What is Augmented Reality and Virtual Try-On?

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Augmented Reality (AR) has become one of the most popular technologic development trends in recent years. According to Statista, global revenue of Augmented Reality mobile apps was $725 million in 2016 and predictions show that this number will reach out to $15.5 billion by 2022.

CB Insights mentioned AR as one of the top 2020 technology trends by shaping the future of how and where people will be working remotely. (CB Insights, 2020 Tech Trends)

Today, from Nike to Gucci and Google to Instagram, many top techs and fashion firms investing and seeking ways to use AR technology.

So, what is AR?

Augmented Reality is basically defined as the technology that adds digital layers such as sounds, graphics and videos to our physical world and allowing users to experience virtual elements around. AR enables users to experience digital contents directly in the view of an existing environment around usually via a smartphone and changes according to the user’s movements in real-time.

What is the difference between Virtual Reality (VR)?

As AR doesn’t create a virtual environment to replace it with the real one, Virtual Reality on the other hand illustrates artificial environments and isolate people from the physical world with VR headsets.

Augmented Reality roots back to 1901 as science-fiction, but the term has defined as a technology to help to create Boeing pilots to visualize aircraft systems in the cockpit back in 1990.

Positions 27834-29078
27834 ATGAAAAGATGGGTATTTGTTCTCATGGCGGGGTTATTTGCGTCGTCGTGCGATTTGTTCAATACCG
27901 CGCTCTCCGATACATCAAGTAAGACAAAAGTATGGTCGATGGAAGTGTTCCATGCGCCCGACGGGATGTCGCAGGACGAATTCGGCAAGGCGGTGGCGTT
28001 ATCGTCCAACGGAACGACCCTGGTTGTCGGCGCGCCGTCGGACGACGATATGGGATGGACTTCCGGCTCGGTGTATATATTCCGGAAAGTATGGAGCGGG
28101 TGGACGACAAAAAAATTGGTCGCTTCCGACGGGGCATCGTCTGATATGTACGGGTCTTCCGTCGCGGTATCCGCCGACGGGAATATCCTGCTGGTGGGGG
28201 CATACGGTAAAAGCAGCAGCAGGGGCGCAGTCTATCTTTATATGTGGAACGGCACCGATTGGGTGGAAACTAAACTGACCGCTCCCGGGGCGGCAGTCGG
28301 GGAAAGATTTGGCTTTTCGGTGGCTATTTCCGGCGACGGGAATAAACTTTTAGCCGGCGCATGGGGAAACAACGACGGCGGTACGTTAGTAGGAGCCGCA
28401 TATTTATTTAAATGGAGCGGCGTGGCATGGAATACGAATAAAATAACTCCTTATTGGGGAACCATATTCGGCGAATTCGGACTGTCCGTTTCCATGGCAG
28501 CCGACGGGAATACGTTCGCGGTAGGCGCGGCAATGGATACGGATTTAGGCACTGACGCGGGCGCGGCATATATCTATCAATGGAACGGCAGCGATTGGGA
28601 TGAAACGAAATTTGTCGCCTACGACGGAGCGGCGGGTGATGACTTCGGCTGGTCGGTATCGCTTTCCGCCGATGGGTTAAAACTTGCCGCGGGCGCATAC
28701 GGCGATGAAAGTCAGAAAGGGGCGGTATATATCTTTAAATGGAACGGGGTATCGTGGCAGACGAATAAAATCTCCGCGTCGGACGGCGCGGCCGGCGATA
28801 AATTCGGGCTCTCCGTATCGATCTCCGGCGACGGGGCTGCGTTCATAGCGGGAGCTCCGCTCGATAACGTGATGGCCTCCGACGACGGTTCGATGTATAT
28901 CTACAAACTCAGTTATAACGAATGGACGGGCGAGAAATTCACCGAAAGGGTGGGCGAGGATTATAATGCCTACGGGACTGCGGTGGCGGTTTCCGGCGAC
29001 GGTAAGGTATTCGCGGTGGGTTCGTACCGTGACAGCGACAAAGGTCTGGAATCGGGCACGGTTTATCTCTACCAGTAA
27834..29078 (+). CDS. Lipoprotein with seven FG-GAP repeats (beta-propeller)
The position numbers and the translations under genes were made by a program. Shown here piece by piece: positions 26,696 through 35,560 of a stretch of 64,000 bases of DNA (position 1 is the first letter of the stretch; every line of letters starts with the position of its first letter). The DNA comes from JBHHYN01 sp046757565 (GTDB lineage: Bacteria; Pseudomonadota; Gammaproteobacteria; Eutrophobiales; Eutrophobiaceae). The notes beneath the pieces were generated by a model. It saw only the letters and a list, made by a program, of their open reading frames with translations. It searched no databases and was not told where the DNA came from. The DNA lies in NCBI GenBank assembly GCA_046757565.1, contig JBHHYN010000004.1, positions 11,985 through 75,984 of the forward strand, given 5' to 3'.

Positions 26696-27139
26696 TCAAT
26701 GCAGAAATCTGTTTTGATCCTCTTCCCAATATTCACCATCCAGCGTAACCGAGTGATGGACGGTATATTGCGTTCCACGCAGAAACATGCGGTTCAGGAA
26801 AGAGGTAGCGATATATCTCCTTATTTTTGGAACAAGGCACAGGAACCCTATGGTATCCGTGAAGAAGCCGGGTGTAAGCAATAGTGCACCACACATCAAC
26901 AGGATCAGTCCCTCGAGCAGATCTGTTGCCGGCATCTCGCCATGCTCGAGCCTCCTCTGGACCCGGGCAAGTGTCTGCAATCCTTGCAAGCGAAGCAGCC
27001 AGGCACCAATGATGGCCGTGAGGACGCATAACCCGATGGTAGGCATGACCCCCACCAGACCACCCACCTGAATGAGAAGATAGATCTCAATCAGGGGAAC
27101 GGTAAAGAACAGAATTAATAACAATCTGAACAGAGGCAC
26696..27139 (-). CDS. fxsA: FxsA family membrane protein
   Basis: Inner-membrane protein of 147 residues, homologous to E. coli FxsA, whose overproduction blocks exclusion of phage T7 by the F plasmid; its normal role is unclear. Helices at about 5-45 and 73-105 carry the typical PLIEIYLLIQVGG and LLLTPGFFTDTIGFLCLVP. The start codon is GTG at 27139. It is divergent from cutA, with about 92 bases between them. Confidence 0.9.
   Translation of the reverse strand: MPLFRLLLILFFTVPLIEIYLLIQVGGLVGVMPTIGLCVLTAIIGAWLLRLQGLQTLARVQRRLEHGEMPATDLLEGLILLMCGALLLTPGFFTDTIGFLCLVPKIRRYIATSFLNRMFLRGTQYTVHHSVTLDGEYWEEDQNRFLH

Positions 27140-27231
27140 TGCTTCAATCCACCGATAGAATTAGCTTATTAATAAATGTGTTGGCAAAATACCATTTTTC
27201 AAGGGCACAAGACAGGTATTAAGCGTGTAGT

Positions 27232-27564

How AR has become so popular? Back in the 90s childhood days, Pokémon could be played with cards and then on a GameBoy or Nintendo. When Pokémon has started to be forgotten in the past recent years, suddenly in 2016 all these have changed with the launch of Pokémon Go. With the AR technology, you were able to find and catch Pokémon in the world around you and the game went viral! Pokémon Go triggered AR technology to grow since then.

For example, Google Maps AR recognizes buildings and other points around and puts big digital arrows on the physical world around to direct you to where you should walk exactly. Or new Snapchat and Instagram AR filters make it way more fun to use the apps.

Google Maps AR directions. Image Credit: Google Maps

Later with the popularity of AR, these artificial layers evolved where brands started using them to add virtual signs and objects to enable consumers interacting with their products on an entirely new level where it is called Virtual Try-on.

Augmented Reality technology makes it possible for companies to offer Virtual Try-on experiences to their customers where they can try and get an accurate sense of the look, and size of brands’ products in a few seconds – from shoes and clothes to glasses and even make up!

Such as MAC Cosmetics puts virtual make up within YouTube videos, Gucci places an AR feature in its application to enable shoppers to try their sneakers line.

Gucci’s iOS app with AR. Image Credit: Gucci

As most of our habits move to a more digitalized world every day, seems like brands will be looking forward to finding out more creative ways to apply AR technology to engage with customers.

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